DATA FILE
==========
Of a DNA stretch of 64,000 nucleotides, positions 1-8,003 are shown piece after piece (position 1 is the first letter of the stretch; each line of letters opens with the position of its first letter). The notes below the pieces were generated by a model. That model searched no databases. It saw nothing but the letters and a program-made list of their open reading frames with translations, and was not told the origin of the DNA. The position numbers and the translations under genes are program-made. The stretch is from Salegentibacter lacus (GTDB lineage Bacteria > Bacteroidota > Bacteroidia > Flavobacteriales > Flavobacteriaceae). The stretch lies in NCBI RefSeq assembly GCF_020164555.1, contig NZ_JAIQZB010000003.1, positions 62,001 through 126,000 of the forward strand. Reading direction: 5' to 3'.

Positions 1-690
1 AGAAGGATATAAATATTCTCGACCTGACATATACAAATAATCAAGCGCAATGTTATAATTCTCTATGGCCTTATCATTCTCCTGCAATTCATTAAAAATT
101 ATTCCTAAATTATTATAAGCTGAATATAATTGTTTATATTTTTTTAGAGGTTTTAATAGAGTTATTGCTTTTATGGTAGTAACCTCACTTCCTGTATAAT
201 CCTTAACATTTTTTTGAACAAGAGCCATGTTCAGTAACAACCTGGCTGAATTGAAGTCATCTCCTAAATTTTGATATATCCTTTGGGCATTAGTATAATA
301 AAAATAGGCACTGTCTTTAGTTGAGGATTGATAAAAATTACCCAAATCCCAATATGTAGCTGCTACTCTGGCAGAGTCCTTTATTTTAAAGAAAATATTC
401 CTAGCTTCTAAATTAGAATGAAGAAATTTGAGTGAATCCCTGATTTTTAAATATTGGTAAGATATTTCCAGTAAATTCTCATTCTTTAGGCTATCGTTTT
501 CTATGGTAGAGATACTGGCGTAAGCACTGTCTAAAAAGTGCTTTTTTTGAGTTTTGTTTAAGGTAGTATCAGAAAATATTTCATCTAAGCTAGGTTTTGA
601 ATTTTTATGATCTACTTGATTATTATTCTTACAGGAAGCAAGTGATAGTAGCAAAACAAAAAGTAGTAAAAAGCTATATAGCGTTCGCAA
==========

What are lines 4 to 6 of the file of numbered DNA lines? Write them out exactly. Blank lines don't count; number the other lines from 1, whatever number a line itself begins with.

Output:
101 ATTCCTAAATTATTATAAGCTGAATATAATTGTTTATATTTTTTTAGAGGTTTTAATAGAGTTATTGCTTTTATGGTAGTAACCTCACTTCCTGTATAAT
201 CCTTAACATTTTTTTGAACAAGAGCCATGTTCAGTAACAACCTGGCTGAATTGAAGTCATCTCCTAAATTTTGATATATCCTTTGGGCATTAGTATAATA
301 AAAATAGGCACTGTCTTTAGTTGAGGATTGATAAAAATTACCCAAATCCCAATATGTAGCTGCTACTCTGGCAGAGTCCTTTATTTTAAAGAAAATATTC